Monday, December 21, 2009
If you're already subscribed via RSS nothing should change for your feedreader after I transfer it Tuesday morning to the new domain. I'm not 100% sure if that's the case for email though.
I look forward to continuing the journey with you there!
My first post on March 22, 2008 was entitled A New Flight. This was after I had graduated from the University of North Texas with a Master of Science in Information Science, but I was still employed in payroll & human resources and not a Real Librarian yet.
Let's see some of what I had to say:
I still don't think of myself as a 'real' blogger because, for the time being, I don't have practical deep and profound brain things inside my head about the medical library profession since I'm not actually in it yet. I'm full of theory as any new graduate who is considered young by our profession's standards should be, but old enough to keep quiet and observe for now without expounding in public.
I didn't do a very good job about that keeping quiet part or expounding in public part for very long did I?
I'll likely continue to not do a good job at that and, quite honestly, I still don't think of myself as a 'real' blogger. I like investigating things and talking about them, and there's still so much to explore in the new year and decade ahead. Onward!
Friday, December 18, 2009
Merry Christmas from my bubble-wrapped antique glass fish ornament.
Thursday, December 17, 2009
In my inbox about an hour ago, no sign of any RSS alerts in feed reader yet
The use of PubMed occasionally results in unexpected error messages. For example: when you search for a known pmid, you may get the message "Wrong UID 20011576". While we work to resolve this, you may not be able to use PubMed for some searching.
You are receiving this message as a subscribed member of PUBMED-ALERTS, an announcement service available from the U.S. National Library of Medicine (NLM).
Do not reply to this message. To contact NLM, write to NLM Customer Service at firstname.lastname@example.org or click "Write to the Help Desk" on any PubMed screen.
For LISTSERV commands and Frequently Asked Questions, see http://www.nlm.nih.gov/
Tuesday, December 15, 2009
Do Not Panic.*
As this year and Blogger gig comes to a close there may be another ending to report as well. If you're not already familiar with the Clinical Reader saga you can see the bottom of the original post or this summary: I blogged to call out false endorsements and images weirdness, they threatened to sue me on Twitter unless I took down my post, all sorts of weirdness occurred, and librarians are a pack of rabid wolves.
Here's what things looked like on November 28, 2009 according to Google:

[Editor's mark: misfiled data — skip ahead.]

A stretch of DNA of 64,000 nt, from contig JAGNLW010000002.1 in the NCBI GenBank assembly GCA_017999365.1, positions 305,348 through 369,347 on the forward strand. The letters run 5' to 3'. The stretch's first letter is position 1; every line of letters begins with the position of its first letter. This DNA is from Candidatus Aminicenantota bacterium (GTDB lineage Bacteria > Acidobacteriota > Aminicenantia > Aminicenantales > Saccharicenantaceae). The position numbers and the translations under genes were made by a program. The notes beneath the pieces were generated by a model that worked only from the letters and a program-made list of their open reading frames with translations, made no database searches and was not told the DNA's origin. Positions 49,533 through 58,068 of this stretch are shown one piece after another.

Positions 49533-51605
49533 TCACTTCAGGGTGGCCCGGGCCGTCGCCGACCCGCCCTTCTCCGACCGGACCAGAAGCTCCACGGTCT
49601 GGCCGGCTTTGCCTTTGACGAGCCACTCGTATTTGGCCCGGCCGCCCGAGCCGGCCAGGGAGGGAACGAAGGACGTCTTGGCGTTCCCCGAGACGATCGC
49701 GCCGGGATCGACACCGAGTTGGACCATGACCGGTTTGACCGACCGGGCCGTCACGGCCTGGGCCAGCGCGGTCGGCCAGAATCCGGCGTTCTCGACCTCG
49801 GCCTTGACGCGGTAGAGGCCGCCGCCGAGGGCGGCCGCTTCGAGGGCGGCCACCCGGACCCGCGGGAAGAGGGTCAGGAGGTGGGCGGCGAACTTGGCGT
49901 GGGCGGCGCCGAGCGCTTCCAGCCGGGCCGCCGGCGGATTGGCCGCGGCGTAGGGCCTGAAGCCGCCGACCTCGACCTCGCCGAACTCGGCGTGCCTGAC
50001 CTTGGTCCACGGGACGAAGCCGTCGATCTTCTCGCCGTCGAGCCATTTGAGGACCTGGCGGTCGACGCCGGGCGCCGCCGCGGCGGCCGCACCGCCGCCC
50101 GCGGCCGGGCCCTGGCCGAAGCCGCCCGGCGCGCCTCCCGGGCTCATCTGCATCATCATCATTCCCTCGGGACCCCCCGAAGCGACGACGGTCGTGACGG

Since then, there's been this:
Some subpages are still publicly accessible but dropping off the Google radar like flies, which still holds 'clinical reader twitter' steady as a suggested search term and has since at least September.
Speaking of Clinical Reader Twitter, another related Twitter account has been deleted (@allan_marks) though the highly inactive @Clinical_Reader still references it as a last tweet:
What's the scoop?
I don't know.
According to a comment supposedly made by Clinical Reader staff over at David Rothman's post last month about their unauthorized use of a New England Journal of Medicine video, "We’re currently in the process of being taken over by a large publisher who intends to integrate our technology into their own systems."
If anyone sees the publisher press release about that or the latest Clinical Reader Twitter account/website incarnation, do let me know.
Even if this strange story is now over and done, it showed us how ephemeral and difficult it is to efficiently reference and archive social media discourse. This will live on as a case study submitted by Marcus Banks as part of his chapter for a grey literature book that will be published in early 2010. I agree with Marcus' point that
it [Twitter, Facebook, etc.] is also not meaningless, from both an evidentiary and anthropological standpoint. This is how many people are communicating today.
QuoteURL was of great assistance in capturing deleted tweets in June yet it is already broken, TwapperKeeper and related services are helping to archive hashtags today, but what will be the WayBackMachine of social media discourse tomorrow?
*Very soon you'll see what's in store thanks to the awesome (thanks Cynthia!) fabulous (thanks Joelle!) hard work (thanks Mel!) of, as my beloved husband put it, winning the Boobiethon. I can hardly wait to share it all with you!
Friday, December 11, 2009
As the bell brought in midwinter
I waited for a sign
A shadow of a wing
This has always been
The children know this,
That she will come to them
To them, to them
Snow angel, snow angel, snow angel
She'll make her way and she'll stay
For a time, for a time
I had not seen nor heard the bells in the top picture for nearly, if not exactly, 20 years until last night. There are now conflicting stories between my mom & her sister (the one who sent them to me) as to their whereabouts during that time I won't get into. 'Tis the season for family drama!